By Dominic Casciani
Community affairs reporter, BBC News website
There is one simple question which lies unanswered at the heart of the fatal attack on Zahid Mubarek in Feltham Young Offenders' Institution at 3.35am on Tuesday 21 March 2000: Why was he sharing a cell with Robert Stewart when there was information within the Prison Service that Stewart was a violent and sometimes racist psychopath?
Robert Stewart's message on a cell wall after the murder
The unprecedented decision by the Law Lords to order former Home Secretary David Blunkett to hold a public inquiry into the murder was a huge victory for the dead teenager's family.
But after a year of hearings, will the family be any nearer to the truth? The inquiry has looked deep into questions of racism in prisons, the widely-reported shambolic crisis-management nature of Feltham in 2000 and the individual motivations of both ordinary officers and governors.
But beyond the stark headlines and horrific detail, the picture that emerged during the hearings was incredibly complex and the Mubarek family have been looking to Mr Justice Keith to give them some quite simple answers.
As the inquiry is published these are the key questions:
Was the teenager's placement in that cell, accidental, negligent or, worse still, deliberate?
Was the killing pre-meditated or a seemingly random violent urge? Was it brought on by Stewart's mentally disturbed state or by his self-confessed racism?
Would Mr Mubarek have been alive today if he had been white, as Britain's race watchdog Trevor Phillips has argued.
The inquiry has heard extraordinary allegations and terrible detail of an institution that, by the admission of a great deal of people who were there, had been imploding rather than offering any chance of reform to its deeply troubled population.
While the annual cost of locking up a teenager at Feltham was higher than the fees to send a boy to Eton, it appeared, in the minds of many observers, to be doing little to turn around broken, damaged lives.
And it was into this institution, very publicly damned by the then chief inspector of prisons, that first-time offender and heroin user Zahid Mubarek was marched.
Excluded from school at 15, Mr Mubarek got into drugs and started to slide into criminality.
Arrested for stealing razors worth £6 and interfering with a motor vehicle, he may have escaped jail had he not failed to follow Probation Service orders to tackle his drug problems.
But fail he did, and Waltham Forest magistrates, in east London, concluded they had no other option than a three-month jail sentence.
Mr Mubarek was already inside Feltham when Stewart, also 19 at the time, was transferred to the jail.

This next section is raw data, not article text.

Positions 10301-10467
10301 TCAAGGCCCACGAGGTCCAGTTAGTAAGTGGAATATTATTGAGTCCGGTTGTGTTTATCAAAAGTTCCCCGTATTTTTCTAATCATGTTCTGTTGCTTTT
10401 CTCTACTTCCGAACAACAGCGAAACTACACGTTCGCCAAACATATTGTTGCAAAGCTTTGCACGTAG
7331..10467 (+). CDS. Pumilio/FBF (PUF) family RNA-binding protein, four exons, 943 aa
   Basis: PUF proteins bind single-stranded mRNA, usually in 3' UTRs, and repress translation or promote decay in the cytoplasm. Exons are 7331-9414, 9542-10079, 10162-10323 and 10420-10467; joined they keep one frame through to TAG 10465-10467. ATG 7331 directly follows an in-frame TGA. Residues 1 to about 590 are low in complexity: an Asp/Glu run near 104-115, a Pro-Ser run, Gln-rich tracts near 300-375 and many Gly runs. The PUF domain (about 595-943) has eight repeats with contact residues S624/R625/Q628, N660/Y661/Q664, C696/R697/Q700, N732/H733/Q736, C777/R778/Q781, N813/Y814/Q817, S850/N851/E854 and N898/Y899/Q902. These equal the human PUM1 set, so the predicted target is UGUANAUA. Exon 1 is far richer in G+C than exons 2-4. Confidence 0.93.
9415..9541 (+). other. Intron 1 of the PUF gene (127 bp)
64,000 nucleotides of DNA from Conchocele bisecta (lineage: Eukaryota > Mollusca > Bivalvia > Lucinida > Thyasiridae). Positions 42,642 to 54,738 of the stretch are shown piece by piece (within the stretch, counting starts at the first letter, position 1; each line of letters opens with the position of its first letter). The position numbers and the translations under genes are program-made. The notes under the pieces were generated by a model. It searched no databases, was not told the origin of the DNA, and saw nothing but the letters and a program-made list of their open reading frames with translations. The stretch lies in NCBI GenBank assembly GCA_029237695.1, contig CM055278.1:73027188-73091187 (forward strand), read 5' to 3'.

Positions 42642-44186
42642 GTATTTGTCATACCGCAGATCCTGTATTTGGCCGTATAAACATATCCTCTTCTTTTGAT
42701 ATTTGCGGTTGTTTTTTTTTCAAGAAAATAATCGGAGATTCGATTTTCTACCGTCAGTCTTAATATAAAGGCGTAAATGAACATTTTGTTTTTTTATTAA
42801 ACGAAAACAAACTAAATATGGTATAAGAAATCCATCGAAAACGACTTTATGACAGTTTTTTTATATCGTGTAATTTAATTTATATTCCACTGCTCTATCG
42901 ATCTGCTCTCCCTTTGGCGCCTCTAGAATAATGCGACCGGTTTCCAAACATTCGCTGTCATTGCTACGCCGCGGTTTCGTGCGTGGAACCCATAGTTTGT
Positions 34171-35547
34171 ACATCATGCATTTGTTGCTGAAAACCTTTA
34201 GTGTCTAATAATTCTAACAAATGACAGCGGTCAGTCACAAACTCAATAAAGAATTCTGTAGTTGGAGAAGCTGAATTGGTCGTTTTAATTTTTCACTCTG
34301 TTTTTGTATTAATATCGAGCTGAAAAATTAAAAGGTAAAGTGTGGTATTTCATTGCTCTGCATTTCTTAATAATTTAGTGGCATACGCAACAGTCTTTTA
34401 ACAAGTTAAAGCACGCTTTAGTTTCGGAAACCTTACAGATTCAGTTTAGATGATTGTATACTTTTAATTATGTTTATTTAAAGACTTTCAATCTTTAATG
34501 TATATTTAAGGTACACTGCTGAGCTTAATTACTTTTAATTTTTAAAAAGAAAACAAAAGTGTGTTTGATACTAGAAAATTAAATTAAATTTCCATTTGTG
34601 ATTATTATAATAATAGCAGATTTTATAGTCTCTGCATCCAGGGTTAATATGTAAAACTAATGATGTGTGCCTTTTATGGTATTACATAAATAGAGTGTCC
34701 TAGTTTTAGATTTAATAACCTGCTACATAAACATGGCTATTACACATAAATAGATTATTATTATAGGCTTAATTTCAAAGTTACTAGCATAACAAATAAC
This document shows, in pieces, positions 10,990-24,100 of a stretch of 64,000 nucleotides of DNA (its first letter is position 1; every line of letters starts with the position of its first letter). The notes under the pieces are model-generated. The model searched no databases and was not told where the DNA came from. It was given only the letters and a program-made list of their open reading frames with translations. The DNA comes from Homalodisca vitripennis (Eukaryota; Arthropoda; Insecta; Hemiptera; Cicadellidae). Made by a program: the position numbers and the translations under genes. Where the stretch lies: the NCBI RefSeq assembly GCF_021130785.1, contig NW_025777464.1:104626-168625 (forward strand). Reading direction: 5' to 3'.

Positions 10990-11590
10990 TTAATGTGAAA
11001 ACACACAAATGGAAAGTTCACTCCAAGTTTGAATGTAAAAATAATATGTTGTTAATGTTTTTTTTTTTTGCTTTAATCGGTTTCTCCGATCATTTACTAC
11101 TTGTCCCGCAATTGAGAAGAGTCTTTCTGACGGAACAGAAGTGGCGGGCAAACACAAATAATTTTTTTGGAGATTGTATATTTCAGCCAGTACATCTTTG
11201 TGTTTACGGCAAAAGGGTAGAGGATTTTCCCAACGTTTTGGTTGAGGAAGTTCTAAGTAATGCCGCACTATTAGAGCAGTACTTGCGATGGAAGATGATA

Stewart, from near Manchester, had spent most of the previous three years in custody.
He had 19 separate convictions for 73 offences, including one for actual bodily harm and several assaults and was facing more charges related to sending intimidating letters.
Evidence presented at the later murder trial revealed Stewart to be seriously disturbed.
His security file was one of the biggest ever seen by one senior officer who appeared before the inquiry.
On 8 February 2000 he was allocated a double cell with the soon-to-be-released Mr Mubarek as Feltham faced over-crowding problems.
Six weeks later Mr Mubarek was dead.
Following his death, some of the other inmates described Stewart's behaviour at Feltham as "strange, weird and aggressive" - and there was no indication that he had made any friends.
According to the Commission for Racial Equality's report on the murder, one prisoner said of Stewart: "I called him Madman. Other prisoners had names for him like Sicko.
"We called him names like this because you must be mad or sick to tattoo RIP on your forehead.
"If he used to lose [at table tennis] he would smash his bat on the table. He was aggressive. He would sit and stare at people. I have had him stare right into my eyes.
"When I've asked him what he's looking at, he would reply 'nothing', it was crazy."
Two nights before the murder, Stewart watched Romper Stomper, a grim and intense Australian film, starring Russell Crowe, about a racist gang that attacked Vietnamese refugees with wooden clubs.
In letters written hours before the killing, Stewart fantasised that he was the gang leader.
"Did you watch Romper Stomper? It's mad. I watched it in Altcourse, I'm in it HA HA, wish them skinheads was in ere, nig nog would soon shut up I think.
"Am gonna make me own beer in me pad, watch some tv + tump [thump] up some jigaboos.
"Gonna nail bomb Bradford, Moss Side - all the non-white areas."
Mr Mubarek, who was trying to sleep ahead of his release the following morning, complained the cell was too bright.
Stewart eventually responded and threw a pair of his own underpants over the cell lamp.
At 3.35am on the morning of 21 March, Stewart took a table leg he had already separated from the table and began battering his cellmate over the head.
He hit Mr Mubarek between seven and 11 times. Stewart then pressed the alarm and waited for the prison officers.
After initially being left with Mr Mubarek, Stewart was moved to a nearby cell where he washed his blood-stained hands and clothes.
Meanwhile Mr Mubarek was on his way to Charing Cross Hospital, in west London, where he did not recover from his injuries.
Back at Feltham, Stewart took the heel of his rubber shoe and began scratching a message on the wall.
"Manchester just killed me padmate. Swastika RIP OV M1CR."